The Walking Dead Online Course Attracted 65,000 Participants

How do you get people interested in furthering their education? The answer appears to be to offer [...]

Walking Dead Course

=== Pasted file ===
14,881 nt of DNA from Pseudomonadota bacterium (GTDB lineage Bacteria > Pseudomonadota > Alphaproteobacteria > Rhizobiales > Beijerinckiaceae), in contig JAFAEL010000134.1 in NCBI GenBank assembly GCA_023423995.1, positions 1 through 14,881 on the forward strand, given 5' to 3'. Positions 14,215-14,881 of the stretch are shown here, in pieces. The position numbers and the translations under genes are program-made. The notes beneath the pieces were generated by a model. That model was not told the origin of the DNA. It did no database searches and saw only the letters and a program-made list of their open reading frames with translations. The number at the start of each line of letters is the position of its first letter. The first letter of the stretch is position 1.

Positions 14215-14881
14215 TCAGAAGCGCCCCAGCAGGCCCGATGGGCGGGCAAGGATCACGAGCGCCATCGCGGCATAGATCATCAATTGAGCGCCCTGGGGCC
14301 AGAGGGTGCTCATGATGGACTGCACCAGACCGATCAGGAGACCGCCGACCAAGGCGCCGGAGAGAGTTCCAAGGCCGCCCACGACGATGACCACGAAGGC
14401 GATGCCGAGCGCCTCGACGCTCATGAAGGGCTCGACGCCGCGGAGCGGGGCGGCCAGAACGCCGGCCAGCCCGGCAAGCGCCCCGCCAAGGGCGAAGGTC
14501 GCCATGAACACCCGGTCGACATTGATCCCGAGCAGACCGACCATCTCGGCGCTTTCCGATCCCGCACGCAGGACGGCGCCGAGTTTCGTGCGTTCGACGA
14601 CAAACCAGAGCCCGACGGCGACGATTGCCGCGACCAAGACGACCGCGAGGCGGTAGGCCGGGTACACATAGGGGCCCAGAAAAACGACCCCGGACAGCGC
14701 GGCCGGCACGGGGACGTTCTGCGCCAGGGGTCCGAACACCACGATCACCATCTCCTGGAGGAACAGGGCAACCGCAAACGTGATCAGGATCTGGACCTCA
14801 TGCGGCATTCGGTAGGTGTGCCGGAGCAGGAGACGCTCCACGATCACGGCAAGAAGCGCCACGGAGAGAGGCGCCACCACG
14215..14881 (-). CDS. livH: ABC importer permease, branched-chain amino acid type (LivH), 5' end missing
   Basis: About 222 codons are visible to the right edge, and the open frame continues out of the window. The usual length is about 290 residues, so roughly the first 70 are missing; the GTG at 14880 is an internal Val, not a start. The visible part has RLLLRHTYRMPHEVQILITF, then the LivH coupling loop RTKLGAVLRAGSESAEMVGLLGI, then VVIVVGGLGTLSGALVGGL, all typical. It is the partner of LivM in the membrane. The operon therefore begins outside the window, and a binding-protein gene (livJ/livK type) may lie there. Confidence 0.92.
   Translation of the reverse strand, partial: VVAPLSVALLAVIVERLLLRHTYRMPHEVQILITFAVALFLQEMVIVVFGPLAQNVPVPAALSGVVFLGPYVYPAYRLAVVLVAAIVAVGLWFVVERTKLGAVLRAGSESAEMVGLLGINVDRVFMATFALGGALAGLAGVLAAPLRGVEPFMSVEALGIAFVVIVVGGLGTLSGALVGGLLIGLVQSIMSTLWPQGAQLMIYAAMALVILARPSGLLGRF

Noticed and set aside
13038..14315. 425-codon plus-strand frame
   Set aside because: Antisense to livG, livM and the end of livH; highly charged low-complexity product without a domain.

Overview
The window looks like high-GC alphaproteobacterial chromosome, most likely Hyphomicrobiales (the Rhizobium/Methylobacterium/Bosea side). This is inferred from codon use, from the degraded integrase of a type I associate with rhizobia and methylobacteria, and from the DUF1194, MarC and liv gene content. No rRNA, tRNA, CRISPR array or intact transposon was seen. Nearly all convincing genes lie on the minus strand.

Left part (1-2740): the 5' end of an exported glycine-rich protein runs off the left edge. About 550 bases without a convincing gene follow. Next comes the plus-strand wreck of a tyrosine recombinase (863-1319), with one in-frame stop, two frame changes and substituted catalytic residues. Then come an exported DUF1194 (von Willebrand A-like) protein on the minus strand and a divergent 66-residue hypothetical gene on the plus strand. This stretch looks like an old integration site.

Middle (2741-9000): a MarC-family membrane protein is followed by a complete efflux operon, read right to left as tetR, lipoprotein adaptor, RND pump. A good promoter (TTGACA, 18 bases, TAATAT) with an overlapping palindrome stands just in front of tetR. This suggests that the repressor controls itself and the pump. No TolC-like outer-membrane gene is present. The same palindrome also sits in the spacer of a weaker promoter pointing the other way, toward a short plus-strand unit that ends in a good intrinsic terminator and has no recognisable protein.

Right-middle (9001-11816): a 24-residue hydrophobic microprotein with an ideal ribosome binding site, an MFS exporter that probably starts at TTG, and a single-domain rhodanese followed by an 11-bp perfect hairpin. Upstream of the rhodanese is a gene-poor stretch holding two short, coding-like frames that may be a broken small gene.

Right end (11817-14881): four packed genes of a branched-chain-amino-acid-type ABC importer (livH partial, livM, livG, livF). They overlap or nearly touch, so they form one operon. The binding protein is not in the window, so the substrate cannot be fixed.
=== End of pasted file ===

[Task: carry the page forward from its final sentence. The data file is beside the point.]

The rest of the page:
How do you get people interested in furthering their education? The answer appears to be to offer a course based on AMC's hit TV show The Walking Dead. Instructure has revealed some key findings from their massive open online course based on The Walking Dead, which was a joint production with AMC and the University of California, Irvine. Titled "Society, Science, Survival: Lessons from AMC's The Walking Dead," the MOOC was offered for free on Instructure's MOOC platform, Canvas Network, and explored a wide range of scholarly topics through the lens of a hypothetical zombie apocalypse. The course attracted more than 65,000 users around the world over its eight-week run. A survey of the participants, which attracted more than 12,000 responses, revealed some very interesting findings. Demonstrating the value of the course, 80% of participants agreed that the course increased their chances of surviving a zombie apocalypse. The course was remarkable successful in attracting new users to online learning. Nearly nine in 10 of the survey respondents had never taken a MOOC before and 59 percent of respondents had never enrolled in an online course. "This initiative was an experiment to determine whether a pop-culture MOOC in a multidisciplinary format would create a compelling academic experience. The answer — an unequivocal 'yes,'" said Instructure co-founder Brian Whitmer. "This different audience provided us with new insights that will shape the way we approach designing and developing MOOCs going forward. By acting as a springboard for exploring academic ideas in contemporary media, this course illustrates the potential for pop culture to serve as a modern-day literature review." Other findings included: -90 percent of respondents learned something they would have not otherwise considered studying. -55 percent reported interest in possibly taking other multidisciplinary courses on Canvas Network in the future as opposed to standard, single topic courses. -Four in five respondents reported spending more than one hour each week on the course, diving deep into academic content connected with pop culture. This statistic reveals that participants actually spent more time in the course than they did watching the show. -After taking the course, 60 percent of survey respondents said they became a bigger fan of The Walking Dead, and 73 percent said they had more fun watching the show, indicating a strong endorsement for blending education and entertainment. "As an accomplished academic and an adult learner, it was exciting to see how popular culture provided a unique context for teaching and learning. It was clear to me that physics can be fun when engaging with zombies," said Janice Koch, Ph.D., professor emerita at Hofstra University and a course participant. "The best part of this format is that it made watching television an active experience, one that was both intellectual and worthwhile." The MOOC was taught by a multidisciplinary team of UC Irvine faculty: Zuzana Bic, public health; Joanne Christopherson, social sciences; Michael Dennin, physics; and Sarah Eichhorn, mathematics. UC Irvine plans to conduct academic research around the course. "As a faculty member, this course presented a fun challenge to recast traditional academic content in the framework of a pop culture show," said Sarah Eichhorn, assistant chair for undergraduate studies in mathematics at UC Irvine and one of the MOOC's instructors. "UC Irvine has a rich tradition of involvement in open education, and this course represented a unique opportunity for us to bring academic content to a new population, who without 'The Walking Dead' as a teaching resource might not have sought out such a learning experience."